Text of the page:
Ezekiel 18 and especially verse 24, is often used by those who teach you can fall away, turn away, forfeit your salvation. Some critical errors are committed however, when this passage is used to relate to Salvation (as we understand it from New Testament revelation).
First, is that the passage in context is referring to Israel and their relationship with God, and not Christians in our relationship with the Lord. It is essentially the difference between the Old Covenant and the New Covenant, which was secured for us and provided for us, in and by Christ. The Israelite under the Old Covenant had to produce acts of righteousness to confirm their obedient relationship with Yahweh and covenant-keeping. Without those acts of righteousness, they were in danger of early death, as it were. An argument can be made that the life and death references in Ezekiel are only referring to physical life and death and not spiritual. Taking the passage out of its historical context results in making application to the spiritual dynamics of eternal life and death, which is not what Ezekiel is warning the Israelites about.
Secondly, if you are going to use Ezekiel 18:24 to justify the possibility of falling away from God (and therefore your salvation, i.e. “life”), you would also have to be consistent and teach that you received that life by doing works of righteousness. That is exactly what Ezekiel 18:22 says, does it not? Verse 22 says that it is because of righteousness which a person has done that he shall have life! So now you have a real problem. Titus 3:5 says definitively that it is not by works of righteousness which we have done, but by His mercy (grace) that God has saved us, through the washing of regeneration and the renewing of the Holy Spirit.
Do you see the dilemma caused by using Ezekiel 18 to justify a teaching of losing one’s salvation? To be consistent with your interpretation, you would also have to use the same passage to teach that the salvation you lost was first gained by works of righteousness! That would be true for Jews in the Old Covenant, but not for anyone in the New Covenant. Jesus took care of that for us when He died on the Cross!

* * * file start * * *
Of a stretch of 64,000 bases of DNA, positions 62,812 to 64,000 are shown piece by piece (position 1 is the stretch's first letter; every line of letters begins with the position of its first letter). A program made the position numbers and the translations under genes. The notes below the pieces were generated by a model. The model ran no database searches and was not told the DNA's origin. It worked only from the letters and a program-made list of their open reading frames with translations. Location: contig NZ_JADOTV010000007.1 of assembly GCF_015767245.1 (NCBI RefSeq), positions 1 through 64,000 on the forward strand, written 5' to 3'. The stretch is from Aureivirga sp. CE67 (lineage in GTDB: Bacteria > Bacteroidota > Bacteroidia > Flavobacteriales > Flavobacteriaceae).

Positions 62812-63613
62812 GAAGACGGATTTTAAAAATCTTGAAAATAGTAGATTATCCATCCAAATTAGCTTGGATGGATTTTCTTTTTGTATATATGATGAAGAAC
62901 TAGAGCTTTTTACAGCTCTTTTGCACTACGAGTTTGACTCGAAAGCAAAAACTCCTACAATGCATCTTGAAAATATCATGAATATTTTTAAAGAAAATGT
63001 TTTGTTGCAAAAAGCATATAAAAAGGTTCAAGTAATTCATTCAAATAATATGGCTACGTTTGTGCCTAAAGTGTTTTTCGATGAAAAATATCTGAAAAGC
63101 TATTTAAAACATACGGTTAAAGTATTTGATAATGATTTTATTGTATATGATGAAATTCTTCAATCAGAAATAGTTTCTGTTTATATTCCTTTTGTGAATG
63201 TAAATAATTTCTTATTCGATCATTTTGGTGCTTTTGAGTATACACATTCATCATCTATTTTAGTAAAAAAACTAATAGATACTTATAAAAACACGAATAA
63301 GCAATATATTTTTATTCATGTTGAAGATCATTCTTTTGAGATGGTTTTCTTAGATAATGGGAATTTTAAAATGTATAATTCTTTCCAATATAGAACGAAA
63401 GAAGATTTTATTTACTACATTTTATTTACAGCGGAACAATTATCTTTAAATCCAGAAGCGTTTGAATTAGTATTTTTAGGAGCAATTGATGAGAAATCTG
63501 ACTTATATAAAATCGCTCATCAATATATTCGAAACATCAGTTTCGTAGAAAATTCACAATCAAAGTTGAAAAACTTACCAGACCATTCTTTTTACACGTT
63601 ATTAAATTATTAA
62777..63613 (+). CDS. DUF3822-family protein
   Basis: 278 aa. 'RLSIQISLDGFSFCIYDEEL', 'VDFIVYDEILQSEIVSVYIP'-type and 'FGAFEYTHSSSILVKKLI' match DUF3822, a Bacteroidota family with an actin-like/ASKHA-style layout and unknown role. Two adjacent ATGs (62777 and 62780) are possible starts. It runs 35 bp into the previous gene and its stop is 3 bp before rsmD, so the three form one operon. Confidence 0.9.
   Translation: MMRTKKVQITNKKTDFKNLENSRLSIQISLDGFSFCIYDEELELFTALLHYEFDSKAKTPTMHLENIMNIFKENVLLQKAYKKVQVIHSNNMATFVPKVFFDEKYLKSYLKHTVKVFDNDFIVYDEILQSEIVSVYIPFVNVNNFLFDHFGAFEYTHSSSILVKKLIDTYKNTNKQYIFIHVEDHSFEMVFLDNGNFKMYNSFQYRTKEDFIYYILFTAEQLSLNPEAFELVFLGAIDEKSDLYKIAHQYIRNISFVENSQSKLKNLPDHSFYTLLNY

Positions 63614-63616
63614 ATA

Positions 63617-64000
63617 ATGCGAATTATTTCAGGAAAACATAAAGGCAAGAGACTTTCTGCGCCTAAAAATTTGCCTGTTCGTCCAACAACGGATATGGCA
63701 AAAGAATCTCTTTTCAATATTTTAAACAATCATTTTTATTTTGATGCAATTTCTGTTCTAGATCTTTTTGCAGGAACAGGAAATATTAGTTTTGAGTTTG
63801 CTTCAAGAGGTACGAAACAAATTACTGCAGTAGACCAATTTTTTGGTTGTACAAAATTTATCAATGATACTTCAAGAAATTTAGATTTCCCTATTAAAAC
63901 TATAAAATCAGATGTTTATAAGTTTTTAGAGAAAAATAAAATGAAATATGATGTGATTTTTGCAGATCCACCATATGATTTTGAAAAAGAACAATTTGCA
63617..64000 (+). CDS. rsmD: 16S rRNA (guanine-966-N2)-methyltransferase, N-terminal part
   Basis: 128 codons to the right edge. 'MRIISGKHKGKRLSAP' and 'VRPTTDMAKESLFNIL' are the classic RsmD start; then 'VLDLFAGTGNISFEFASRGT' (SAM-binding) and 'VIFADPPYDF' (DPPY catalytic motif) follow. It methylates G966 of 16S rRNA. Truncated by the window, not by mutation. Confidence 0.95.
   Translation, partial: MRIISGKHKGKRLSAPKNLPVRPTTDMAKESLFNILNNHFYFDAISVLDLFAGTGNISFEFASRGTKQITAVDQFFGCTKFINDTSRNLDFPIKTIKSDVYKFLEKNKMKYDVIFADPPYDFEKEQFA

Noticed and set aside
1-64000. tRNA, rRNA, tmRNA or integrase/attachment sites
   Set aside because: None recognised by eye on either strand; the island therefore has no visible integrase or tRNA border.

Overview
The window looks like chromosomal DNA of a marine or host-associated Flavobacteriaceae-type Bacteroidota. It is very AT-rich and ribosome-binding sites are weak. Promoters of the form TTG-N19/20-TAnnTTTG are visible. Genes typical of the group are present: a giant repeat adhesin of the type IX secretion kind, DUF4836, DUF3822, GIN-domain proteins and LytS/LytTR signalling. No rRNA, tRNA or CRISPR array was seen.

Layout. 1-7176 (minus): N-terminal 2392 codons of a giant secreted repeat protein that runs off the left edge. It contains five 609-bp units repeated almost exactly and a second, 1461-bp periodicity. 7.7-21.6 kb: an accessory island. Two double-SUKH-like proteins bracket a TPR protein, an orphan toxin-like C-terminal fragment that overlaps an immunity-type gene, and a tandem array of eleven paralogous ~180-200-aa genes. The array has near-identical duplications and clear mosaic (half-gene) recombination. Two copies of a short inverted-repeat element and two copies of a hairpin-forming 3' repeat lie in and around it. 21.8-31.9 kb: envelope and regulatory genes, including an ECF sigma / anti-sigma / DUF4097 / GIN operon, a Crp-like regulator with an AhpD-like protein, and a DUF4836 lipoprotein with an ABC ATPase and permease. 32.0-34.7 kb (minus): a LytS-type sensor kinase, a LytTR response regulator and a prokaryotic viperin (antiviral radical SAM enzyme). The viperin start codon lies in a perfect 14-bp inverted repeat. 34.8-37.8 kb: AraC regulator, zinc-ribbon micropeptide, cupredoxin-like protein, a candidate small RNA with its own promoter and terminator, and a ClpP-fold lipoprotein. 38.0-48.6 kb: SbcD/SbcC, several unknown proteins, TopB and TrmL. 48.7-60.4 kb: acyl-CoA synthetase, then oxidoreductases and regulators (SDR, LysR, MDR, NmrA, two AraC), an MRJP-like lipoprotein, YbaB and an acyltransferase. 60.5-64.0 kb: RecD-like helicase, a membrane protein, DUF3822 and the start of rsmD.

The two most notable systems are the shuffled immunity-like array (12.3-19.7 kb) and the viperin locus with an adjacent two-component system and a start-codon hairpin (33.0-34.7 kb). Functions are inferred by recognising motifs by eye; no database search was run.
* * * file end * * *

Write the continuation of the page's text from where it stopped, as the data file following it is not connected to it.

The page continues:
In Ezekiel 18:24 you must carefully distinguish between the Old Covenant which demanded righteousness, and the New Covenant which bestows God's righteousness (John 1:17; Rom. 3:10, 19-24; 9:30-32; 10:2-4).
Think of this as well, if getting to heaven depends on our "holding on," and remaining faithful and always and consistently doing righteous deeds, do you think one “redeemed” person would ever be able to really do that? And when would we know enough was not enough? When would we know that we crossed the line from righteous acts to a failure to perform those acts? How and when would we know that we somehow transitioned from life in Christ, to death and walking in darkness?
I offer Paul’s warning to the Galatian Christians, who, it would appear, were struggling in just this one area (thinking they needed to keep the Old Covenant) - "Are you so foolish? Having begun in the Spirit, are you now being made perfect by the flesh?" (Gal. 3:3). The New Living Translation renders this: After starting your new lives in the Spirit, why are you now trying to become perfect by your own human effort? And, then this from Eugene Peterson’s paraphrase The Message:
Let me put this question to you: How did your new life begin? Was it by working your heads off to please God? Or was it by responding to God’s Message to you? Are you going to continue this craziness? For only crazy people would think they could complete by their own efforts what was begun by God. If you weren’t smart enough or strong enough to begin it, how do you suppose you could perfect it?
Exactly! How much better, then, is the language of faith: "Being confident of this very thing, that He who has begun a good work in you will complete it until the day of Jesus Christ." (Phil. 1:6). From start to finish, "Salvation is of the Lord.” From beginning to end, He is the Author and Finisher of our faith!
The salvation act, the reality of being Born Again, is stated as receiving everlasting life. Simple logic realizes that everlasting life means just what it says, it “ever” lasts." Paul says in Romans 6:23 that “The gift of God is eternal life.” How can “eternal life”, which assumes no ending, be anything else therefore but eternal? It cannot be lost, forfeited, or sinned away, for "the gifts and calling of God are irrevocable" (Rom. 11:29). Eternal life once given is an everlasting, never-ending gift. When something is declared to be “irrevocable” that would mean, of necessity, it cannot be given back, forfeited or turned away from! No wonder Jesus would say once He has given you eternal life, you shall “never, no never, perish!” (John 10:28)
One further challenge to us should be this – that teaching you can lose your salvation makes the gift of salvation about you and not about God! Believing in a salvation that is eternally secure and sure makes the gift of salvation about Him and not about you.
The Apostle Jude got it right - it’s all about God and not about us. It’s not about me losing or forfeiting what He gave me, it’s all about Him keeping me secure in the grace He gave me.
Now all glory to God, who is able to keep you from falling away and will bring you with great joy into his glorious presence without a single fault. All glory to him who alone is God, our Savior through Jesus Christ our Lord. All glory, majesty, power, and authority are his before all time, and in the present, and beyond all time! Amen. (Jude 24-25 NLT)
copyright © 2020 Joe LoMusio